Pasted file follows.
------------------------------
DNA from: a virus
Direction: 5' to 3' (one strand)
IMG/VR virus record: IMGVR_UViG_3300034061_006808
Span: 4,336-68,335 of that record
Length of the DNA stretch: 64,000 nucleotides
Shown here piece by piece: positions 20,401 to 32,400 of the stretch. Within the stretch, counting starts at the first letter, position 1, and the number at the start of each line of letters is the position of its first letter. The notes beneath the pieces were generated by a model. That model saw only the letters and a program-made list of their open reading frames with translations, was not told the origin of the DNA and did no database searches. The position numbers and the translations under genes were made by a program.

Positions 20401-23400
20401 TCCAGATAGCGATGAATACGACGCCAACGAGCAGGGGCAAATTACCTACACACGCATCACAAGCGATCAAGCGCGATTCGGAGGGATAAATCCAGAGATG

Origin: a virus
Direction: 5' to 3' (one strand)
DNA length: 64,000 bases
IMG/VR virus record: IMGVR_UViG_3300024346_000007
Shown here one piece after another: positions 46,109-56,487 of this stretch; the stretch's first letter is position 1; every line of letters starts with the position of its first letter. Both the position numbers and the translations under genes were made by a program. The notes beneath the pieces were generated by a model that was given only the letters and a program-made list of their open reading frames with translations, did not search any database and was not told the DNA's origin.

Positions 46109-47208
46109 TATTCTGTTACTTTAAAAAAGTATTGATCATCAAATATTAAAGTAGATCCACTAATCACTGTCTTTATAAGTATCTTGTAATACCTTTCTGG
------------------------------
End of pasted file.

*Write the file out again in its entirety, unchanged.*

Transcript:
DNA from: a virus
Direction: 5' to 3' (one strand)
IMG/VR virus record: IMGVR_UViG_3300034061_006808
Span: 4,336-68,335 of that record
Length of the DNA stretch: 64,000 nucleotides
Shown here piece by piece: positions 20,401 to 32,400 of the stretch. Within the stretch, counting starts at the first letter, position 1, and the number at the start of each line of letters is the position of its first letter. The notes beneath the pieces were generated by a model. That model saw only the letters and a program-made list of their open reading frames with translations, was not told the origin of the DNA and did no database searches. The position numbers and the translations under genes were made by a program.

Positions 20401-23400
20401 TCCAGATAGCGATGAATACGACGCCAACGAGCAGGGGCAAATTACCTACACACGCATCACAAGCGATCAAGCGCGATTCGGAGGGATAAATCCAGAGATG

Origin: a virus
Direction: 5' to 3' (one strand)
DNA length: 64,000 bases
IMG/VR virus record: IMGVR_UViG_3300024346_000007
Shown here one piece after another: positions 46,109-56,487 of this stretch; the stretch's first letter is position 1; every line of letters starts with the position of its first letter. Both the position numbers and the translations under genes were made by a program. The notes beneath the pieces were generated by a model that was given only the letters and a program-made list of their open reading frames with translations, did not search any database and was not told the DNA's origin.

Positions 46109-47208
46109 TATTCTGTTACTTTAAAAAAGTATTGATCATCAAATATTAAAGTAGATCCACTAATCACTGTCTTTATAAGTATCTTGTAATACCTTTCTGG